The most important cause of mortalities of eggs and larvae are fungal, parasitic and bacterial infections;
The most common fungal infection is caused by saprolegnia. the infected eggs/larvae are covered with a cotton-like growth. During the incubation of the eggs and larvae it is recommended to threat them with Malachite green 0.1–0.2 ppm once a day
The most commonly found ecto-parasites are: Dactylogyrus, Trichodinia, Costia, Chilodonella and Gyrodactylus. fry and fingerlings can be treated with 20–25 ppm formalin.
Two most common bacterial infection are caused by a myxo-bacteri (Flexibacter) and by an Aeromonas (oedemic disease). Both infections can be treated with antibiotics as; oxytetracycline (bath, 50 ppm for 5 days), Furataldone 10 ppm in combination with penicillin 10 ppm (bath, 4–5 days).
“crack head” disease is the only obvious catfish disease reported from pond culture upto present. The cause of this disease is not fully understood. Adverse water quality due to over feeding is believed to be the main factor causing “crack head” disease. The clinical symptoms are: slightly distended abdomen due to septicemia and haemorrhage and occasionally exophthalmus (pop-eyes). This disease can be detected in an early stage, affected fish show a reddish lateral line on the skull, between the two air chambers, parallel to the skull plate joints. In the final stage the skull will break laterally followed by death.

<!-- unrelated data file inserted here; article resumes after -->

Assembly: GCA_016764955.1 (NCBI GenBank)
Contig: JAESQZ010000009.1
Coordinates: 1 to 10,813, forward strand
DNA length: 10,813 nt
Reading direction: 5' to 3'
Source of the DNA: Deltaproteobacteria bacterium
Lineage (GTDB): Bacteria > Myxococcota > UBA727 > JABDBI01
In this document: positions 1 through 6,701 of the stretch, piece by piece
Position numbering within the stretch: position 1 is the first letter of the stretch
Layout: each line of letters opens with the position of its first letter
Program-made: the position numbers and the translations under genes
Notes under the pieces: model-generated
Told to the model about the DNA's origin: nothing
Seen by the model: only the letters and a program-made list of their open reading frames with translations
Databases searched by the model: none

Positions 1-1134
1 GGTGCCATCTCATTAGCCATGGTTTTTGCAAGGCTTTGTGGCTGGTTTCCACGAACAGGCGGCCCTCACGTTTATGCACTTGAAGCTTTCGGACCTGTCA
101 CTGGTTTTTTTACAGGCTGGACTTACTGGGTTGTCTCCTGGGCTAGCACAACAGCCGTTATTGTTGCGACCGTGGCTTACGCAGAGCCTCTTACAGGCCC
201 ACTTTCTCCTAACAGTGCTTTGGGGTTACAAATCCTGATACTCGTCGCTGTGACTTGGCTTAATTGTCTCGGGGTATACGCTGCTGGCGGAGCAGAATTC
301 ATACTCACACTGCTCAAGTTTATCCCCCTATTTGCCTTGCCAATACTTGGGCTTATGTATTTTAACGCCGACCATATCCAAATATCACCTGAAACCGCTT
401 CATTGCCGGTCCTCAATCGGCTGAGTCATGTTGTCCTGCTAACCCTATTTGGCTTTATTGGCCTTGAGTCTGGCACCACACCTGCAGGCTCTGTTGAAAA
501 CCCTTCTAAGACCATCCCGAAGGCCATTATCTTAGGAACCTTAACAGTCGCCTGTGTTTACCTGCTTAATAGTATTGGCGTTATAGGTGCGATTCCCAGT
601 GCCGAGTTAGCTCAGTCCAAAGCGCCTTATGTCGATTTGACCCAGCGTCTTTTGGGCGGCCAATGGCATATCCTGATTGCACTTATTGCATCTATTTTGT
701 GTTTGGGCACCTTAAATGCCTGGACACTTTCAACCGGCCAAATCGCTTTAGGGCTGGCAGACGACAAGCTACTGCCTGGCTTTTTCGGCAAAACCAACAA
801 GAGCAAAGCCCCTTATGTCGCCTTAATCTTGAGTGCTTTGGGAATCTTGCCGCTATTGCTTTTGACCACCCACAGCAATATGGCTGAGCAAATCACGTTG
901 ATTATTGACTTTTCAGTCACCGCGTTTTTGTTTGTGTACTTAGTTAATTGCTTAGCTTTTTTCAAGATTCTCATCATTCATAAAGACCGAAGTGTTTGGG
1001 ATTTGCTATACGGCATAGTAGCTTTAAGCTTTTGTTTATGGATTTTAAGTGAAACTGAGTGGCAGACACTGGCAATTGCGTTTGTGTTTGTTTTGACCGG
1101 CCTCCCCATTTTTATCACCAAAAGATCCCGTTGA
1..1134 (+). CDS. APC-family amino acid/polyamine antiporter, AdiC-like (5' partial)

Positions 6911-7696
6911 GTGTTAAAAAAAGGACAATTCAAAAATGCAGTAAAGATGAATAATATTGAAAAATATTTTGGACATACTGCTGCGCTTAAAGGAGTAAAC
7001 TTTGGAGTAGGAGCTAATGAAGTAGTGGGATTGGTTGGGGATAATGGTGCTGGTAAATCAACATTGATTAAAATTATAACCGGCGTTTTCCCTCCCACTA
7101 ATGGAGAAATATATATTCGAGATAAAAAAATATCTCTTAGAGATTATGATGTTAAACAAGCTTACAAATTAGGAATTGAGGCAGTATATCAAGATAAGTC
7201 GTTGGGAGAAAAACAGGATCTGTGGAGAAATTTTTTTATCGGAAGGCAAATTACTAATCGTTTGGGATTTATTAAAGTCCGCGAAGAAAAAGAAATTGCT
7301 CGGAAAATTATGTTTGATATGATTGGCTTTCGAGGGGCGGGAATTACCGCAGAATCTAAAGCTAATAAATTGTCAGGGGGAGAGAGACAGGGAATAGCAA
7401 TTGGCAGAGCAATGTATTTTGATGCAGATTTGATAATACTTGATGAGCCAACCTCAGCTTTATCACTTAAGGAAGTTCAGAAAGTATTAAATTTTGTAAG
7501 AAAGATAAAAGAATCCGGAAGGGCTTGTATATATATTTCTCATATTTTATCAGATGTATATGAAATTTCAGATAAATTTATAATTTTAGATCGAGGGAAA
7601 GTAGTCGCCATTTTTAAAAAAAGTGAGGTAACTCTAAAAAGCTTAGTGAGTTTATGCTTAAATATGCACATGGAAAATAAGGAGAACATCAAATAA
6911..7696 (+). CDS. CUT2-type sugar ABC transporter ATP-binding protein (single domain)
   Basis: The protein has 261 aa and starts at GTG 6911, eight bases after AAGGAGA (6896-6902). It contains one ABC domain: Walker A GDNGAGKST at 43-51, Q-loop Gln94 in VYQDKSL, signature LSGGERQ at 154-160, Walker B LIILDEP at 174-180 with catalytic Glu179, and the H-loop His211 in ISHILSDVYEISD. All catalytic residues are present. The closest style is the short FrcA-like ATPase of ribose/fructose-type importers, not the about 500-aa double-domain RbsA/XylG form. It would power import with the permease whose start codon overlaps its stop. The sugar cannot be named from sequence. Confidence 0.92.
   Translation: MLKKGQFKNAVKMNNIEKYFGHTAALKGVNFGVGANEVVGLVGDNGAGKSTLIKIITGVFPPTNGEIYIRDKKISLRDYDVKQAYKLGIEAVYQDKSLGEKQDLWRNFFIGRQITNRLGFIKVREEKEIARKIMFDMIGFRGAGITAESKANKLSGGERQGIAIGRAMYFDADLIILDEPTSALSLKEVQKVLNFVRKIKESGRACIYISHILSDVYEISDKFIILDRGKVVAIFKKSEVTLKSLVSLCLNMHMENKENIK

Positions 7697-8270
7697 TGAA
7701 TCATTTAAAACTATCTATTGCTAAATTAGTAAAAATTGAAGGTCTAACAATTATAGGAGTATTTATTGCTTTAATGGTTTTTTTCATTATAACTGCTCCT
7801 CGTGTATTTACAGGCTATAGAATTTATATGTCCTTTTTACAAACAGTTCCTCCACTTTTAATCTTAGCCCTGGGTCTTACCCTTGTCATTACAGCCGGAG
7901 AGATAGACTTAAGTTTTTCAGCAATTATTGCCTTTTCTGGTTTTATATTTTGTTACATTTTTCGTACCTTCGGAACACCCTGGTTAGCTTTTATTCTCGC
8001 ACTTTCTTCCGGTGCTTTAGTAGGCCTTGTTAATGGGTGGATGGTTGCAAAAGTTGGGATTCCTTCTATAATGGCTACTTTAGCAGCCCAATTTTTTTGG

As soon as the external symptoms of the disease (reddish lateral line) is observed in some fish during sampling, feeding should be substantially reduced and pond water should be replaced. Generally, the fish recovers after a few weeks, after which feeding can be increased little by little.